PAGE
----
Translating slang terms

In today’s “Baldo” comic strip, little Gracie tries to convince her father to take her to a local carnival. Her “papi” lists the reasons not to go; but in the last panel they’re there, and he says happily, “They’re FUN!”
In an ordinary strip, which I clip and paste in a scrapbook, I would add my comment, “You ain’t just whistlin’ Dixie, Sergio!” But, because if the nature of the strip, I wanted to add an equivalent comment in Spanish instead. Anyone know an equivalent for the “whistlin’ Dixie” comment, in Spanish?

I’m sorry, I don’t, but that’s idiom, not slang

“You ain’t just whistling Dixie” is an English expression that would be understood in only one of the many countries where English is spoken, and a Jamaican or a Zimbabwean or a New Zealander or a Scot would have absolutely no idea what you are talking about. Similarly, of the 20 or so countries on four continents that speak Spanish, each of them would have a unique expression, what would not be understood by other Spanish speakers. Very likely, there is no idiom that would be “Spanish”, as opposed to Argentine or Honduran, that would correlate to the meaning you are looking for.

Well, the Bermudez family in “Baldo” is Mexican-American; I suppose one could limit it to that version of Spanish.

What does it mean, anyway?

In a negative sentence like that of the OP, it might be equivalent to “That is so true” or any other type of affirmation of what was said before.

In Spanish, one might say “Estás en lo cierto, Sergio” or :“Llevas toda la razón, Sergio”, or “Nada más cierto, Sergio” or “Es la pura verdad, Sergio” although those do not approach being idiomatic expressions as in “whistling dixie.”

It means to have unrealistic, rosy memories of a past time. It is from the song “Dixie” or “Dixie’s Land” which originated before the American Civil War and was unofficially adopted by the Confederacy. It is about a freed slave who misses the plantation where he was born and is nostalgic for his youth even though objectively he is better off as a free man. So, idiomatically, “You ain’t just whistling ‘Dixie.’” means you are telling some kind of obvious truth.

Lyrics to “Dixie” (first verse and chorus)

Oh, I wish I was in the land of cotton,
Old times there are not forgotten.
Look away, look away, look away Dixie Land!
In Dixie Land, where I was born in,
early on one frosty mornin’.
Look away, look away, look away Dixie Land!
I wish I was in Dixie, Hooray! Hooray!
In Dixie Land I’ll take my stand,
to live and die in Dixie.
Away, away, away down south in Dixie!
Away, away, away down south in Dixie!

¡Gracias! Even though those are not exact translations, I think Cantú and Castellano would probably accept at least one of those. :slight_smile:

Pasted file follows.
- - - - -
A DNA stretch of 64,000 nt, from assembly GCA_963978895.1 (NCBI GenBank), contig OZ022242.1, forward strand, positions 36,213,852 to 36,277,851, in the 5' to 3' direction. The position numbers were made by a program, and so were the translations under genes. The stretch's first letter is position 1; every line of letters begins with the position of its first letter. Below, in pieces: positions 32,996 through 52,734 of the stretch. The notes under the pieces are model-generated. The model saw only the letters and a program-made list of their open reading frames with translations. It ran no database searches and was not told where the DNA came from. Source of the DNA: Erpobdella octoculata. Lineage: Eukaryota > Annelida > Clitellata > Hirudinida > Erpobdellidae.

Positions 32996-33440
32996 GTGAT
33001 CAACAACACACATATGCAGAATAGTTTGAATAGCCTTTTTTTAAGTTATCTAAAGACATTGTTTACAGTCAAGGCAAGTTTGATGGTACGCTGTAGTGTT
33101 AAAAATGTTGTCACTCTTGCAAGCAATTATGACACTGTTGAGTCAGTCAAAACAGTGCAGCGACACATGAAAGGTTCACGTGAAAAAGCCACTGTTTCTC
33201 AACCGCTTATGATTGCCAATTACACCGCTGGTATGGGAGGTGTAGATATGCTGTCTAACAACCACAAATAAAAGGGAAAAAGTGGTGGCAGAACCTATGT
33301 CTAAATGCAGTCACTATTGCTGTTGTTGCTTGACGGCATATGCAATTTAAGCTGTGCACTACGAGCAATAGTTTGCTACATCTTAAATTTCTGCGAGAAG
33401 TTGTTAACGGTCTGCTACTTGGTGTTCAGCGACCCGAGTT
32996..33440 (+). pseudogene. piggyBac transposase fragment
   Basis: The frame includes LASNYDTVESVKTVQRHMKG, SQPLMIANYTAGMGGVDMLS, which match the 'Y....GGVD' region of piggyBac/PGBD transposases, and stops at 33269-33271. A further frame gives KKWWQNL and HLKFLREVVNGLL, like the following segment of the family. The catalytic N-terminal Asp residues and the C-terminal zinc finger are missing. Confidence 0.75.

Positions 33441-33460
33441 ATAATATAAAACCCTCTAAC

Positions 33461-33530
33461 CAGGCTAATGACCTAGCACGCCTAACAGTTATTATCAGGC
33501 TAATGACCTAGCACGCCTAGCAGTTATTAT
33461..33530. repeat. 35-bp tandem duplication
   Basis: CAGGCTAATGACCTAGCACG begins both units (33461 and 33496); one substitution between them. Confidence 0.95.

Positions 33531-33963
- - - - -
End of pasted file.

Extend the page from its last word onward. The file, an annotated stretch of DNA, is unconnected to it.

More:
Making sure I understand :

This is “whistling dixie”

And this is not “whistling dixie”
Right?

Yes. I think I was a bit vague, but you understand it correctly.

An expresion which would be more idiomatic but I don’t know possible extensions:

Hola, Pero Grullo… (from the expression, la verdad de Pero Grullo, que a la mano cerrada la llama puño - Pero Grullo’s truth, a closed hand he calls a fist - used to indicate that you’re stating the obvious; also from this expression, an obvious thing is called a perogrullada).

From the sarcastic department:

Cuida no te duela la cabeza (careful, don’t give yourself a headache).

¿Te hizo falta ir a la universidad? (Did you need to go to college for that?).

Me has matado (lit. “you’ve killed me”, actually “holy shit, I would never have thought of that!”; it isn’t always sarcastic but in this case it could be taken as such).

Another from the non-sarcastic side:

Totalmente de acuerdo. (I completely agree).

Gracias otra vez.

Huh. I never got the slave connection. As it was written by a Northerner, and it’s a nostalgic song of the South, I’ve always thought it was a White Southerner who found himself in the North and wanted to go home. Somehow, I never heard (or it never registered) that the song is from a blackface minstrel show – which would have been a dead giveaway.

Two ways this is wrong:

What white man from the slave south talks about his masser? It is always worth checking out the lyrics.

What white man from the south talks in that dialect? Poor whites made damn sure not to sound like whiggers when slavery was a recent memory, and probably still do now.

¡Qué lástima! :frowning:

And there are many other idioms in use in the US that relate directly to the (US) Civil War and that may not be very recognizable outside the US, or possibly even outside the historical areas where the Civil War took place. Examples:

  1. Describing a march or push forward as being “Like Sherman”, “Like Sherman’s march on Atlanta”, “Like Sherman in Georgia” or similar. Implies a no-holds-barred, total war, win at all costs plow to victory that is arguably a little too aggressive under the circumstances.

  2. Describing someone as a “Stonewall”. Refers obviously to General Thomas “Stonewall” Jackson, who received his nickname during particularly intensive fighting in Northern Virginia.

  3. Referring to the US Government as “The Union”.

The point is not the (admittedly racist) lyrics of “Dixie”; it’s the tune.

“Dixie” is a simple catchy tune that anyone can whistle. “You ain’t just whistling Dixie” means “you make a good point.”

    1. Admittedly, I’ve only heard it in a movie or two–and I’m an American, Yankee–but that is what it boils down to. Even among most Americans I’d bet.

This is incorrect. As others have stated, “You ain’t just whistlin’ Dixie!” means “You are so right!” Idioms with the same meaning include “Ain’t that the truth!” "You said it, brother!’ and “Don’t I know it!”

True dat. (2 posts within 5 minutes!)
You can take that to the bank.
ETA: Word.